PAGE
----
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Genomics and transcriptomics of the molting gland (Y-organ) in the blackback land crab, Gecarcinus lateralis




Martin, Lindsay, author
Mykles, Donald L., advisor
Garrity, Deborah M., committee member
Yao, Tingting, committee member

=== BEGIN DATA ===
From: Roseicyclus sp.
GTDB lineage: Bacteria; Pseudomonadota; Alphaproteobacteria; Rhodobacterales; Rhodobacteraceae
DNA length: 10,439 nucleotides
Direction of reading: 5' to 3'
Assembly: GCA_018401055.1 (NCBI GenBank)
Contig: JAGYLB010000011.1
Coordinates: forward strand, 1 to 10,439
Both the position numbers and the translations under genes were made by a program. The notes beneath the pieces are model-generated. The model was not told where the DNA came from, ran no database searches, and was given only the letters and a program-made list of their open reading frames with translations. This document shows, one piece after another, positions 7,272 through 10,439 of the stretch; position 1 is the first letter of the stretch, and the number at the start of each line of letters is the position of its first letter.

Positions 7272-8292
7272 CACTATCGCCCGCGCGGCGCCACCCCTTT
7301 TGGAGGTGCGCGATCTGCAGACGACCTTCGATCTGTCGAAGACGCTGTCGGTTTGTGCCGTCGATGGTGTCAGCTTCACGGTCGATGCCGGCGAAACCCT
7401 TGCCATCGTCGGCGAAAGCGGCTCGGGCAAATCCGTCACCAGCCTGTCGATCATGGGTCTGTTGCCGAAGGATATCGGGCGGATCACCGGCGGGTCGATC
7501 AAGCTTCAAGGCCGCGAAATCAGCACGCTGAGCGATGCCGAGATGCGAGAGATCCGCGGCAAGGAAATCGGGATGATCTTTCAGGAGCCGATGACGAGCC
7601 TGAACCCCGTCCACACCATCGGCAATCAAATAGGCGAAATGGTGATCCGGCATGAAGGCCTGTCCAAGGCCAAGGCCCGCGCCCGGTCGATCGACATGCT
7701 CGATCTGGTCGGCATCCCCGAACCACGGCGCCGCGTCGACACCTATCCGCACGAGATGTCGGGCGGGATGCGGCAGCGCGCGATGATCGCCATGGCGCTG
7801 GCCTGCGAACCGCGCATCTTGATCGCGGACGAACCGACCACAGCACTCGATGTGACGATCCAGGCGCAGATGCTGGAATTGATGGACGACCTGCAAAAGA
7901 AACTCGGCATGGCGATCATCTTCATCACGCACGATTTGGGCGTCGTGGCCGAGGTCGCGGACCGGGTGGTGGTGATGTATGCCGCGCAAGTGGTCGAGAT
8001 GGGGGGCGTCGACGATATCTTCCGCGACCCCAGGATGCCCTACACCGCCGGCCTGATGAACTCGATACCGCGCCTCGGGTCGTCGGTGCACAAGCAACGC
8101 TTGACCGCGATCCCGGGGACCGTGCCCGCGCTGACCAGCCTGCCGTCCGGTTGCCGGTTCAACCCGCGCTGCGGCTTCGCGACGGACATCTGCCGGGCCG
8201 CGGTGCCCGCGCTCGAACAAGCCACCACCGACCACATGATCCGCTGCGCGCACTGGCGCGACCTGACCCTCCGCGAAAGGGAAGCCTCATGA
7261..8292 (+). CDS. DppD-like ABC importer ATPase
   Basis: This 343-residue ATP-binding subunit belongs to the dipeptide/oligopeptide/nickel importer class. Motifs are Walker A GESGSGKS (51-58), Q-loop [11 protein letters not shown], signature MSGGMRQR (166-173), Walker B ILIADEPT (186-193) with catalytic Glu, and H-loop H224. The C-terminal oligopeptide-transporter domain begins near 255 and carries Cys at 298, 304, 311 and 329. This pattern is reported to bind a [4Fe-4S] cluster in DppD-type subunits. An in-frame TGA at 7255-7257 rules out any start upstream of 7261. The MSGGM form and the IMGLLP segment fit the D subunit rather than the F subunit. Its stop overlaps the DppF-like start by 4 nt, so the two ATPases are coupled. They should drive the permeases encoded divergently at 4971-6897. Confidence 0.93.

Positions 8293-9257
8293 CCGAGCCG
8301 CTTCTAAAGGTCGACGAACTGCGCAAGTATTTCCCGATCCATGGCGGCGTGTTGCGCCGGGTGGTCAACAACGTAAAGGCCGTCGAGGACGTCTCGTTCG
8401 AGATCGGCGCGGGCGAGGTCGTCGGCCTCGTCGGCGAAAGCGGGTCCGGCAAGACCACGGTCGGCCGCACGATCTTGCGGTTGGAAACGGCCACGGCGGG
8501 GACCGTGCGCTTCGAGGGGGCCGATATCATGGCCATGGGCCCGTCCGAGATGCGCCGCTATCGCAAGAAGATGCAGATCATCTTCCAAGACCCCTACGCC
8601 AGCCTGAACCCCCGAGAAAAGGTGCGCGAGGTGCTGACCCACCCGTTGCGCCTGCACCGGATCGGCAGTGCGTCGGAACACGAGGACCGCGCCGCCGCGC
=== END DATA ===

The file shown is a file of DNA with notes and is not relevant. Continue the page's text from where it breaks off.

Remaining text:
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Molting is required for growth and development in crustaceans. In the blackback land crab Gecarcinus lateralis, molting is stimulated by ecdysteroids, hormones produced in the Y-organ (YO). Throughout the molting cycle, the YO demonstrates phenotypic plasticity. The phenotypic plasticity is correlated with the stages of the molt cycle, during which YO ecdysteroid production varies. During intermolt, the longest stage of the molt cycle, the circulating ecdysteroid titers are low and molting is suppressed. In preparation for molting, the YO increases ecdysteroid production during premolt. Circulating ecdysteroids continue to rise, dropping right before the ecdysis and remaining low in the subsequent postmolt period. During the molt cycle, the YO's sensitivity to inhibitory cues also varies, which contributes to ecdysteroid fluctuations. To better understand how changes in gene expression modulate the YO's phenotypic plasticity, a YO transcriptome from five molt stages was generated. Using over 5.6 million reads from Illumina, 229,278 contigs were assembled to comprise the reference transcriptome. By comparing expression levels of the transcripts between the molt stages, 13,189 unique differentially expressed contigs were identified in G. lateralis. Based on differential expression, insect hormone biosynthesis and oxidative phosphorylation pathways were enriched, validating the YO transcriptome identity. Using GO enrichment, MAP kinase was identified as a possible candidate gene for regulating YO ecdysteroid synthesis. To complement and validate the transcriptome, claw muscle genomic DNA was sequenced and assembled using 2.6 million reads. 375,152 scaffolds ≥ 500 bp were built, with an N50 of 1,841 bp. Using k-mer frequencies, the genome size was estimated to be 3.07 Gb, similar to mammalian vertebrates. The median gene size of G. lateralis was approximated to be 6,300 bp; the disparity between the median estimate and the N50 prohibited further computational analysis. Genome scaffolds were sufficient in length for manual comparison. Alignment of the transcriptome and genome sequences of the Rheb gene showed 100% nucleotide alignment in the open reading frame, and extended the sequence by 7.7 fold, including the identification of four introns. The sequence comparison validated both genome and transcriptome assemblies and extended the gene sequence. Next-generation sequencing provided us with a global perspective of molecular variations within the YO throughout the molt cycle. We hypothesize variations in gene expression regulate YO phenotypic plasticity by varying ecdysteroid production. YO transitions throughout molting are essential for regulation. YO activation and commitment, both corresponding to increased ecdysteroids, are required to induce ecdysis. YO repression, during which circulating ecdysteroid titers are low, is needed to prevent precocious molting. Identifying changes in gene expression and key regulatory elements correlating with variations in YO phenotype will increase our understanding of molt cycle regulation, which is critical for crustacean development, growth, and repair.


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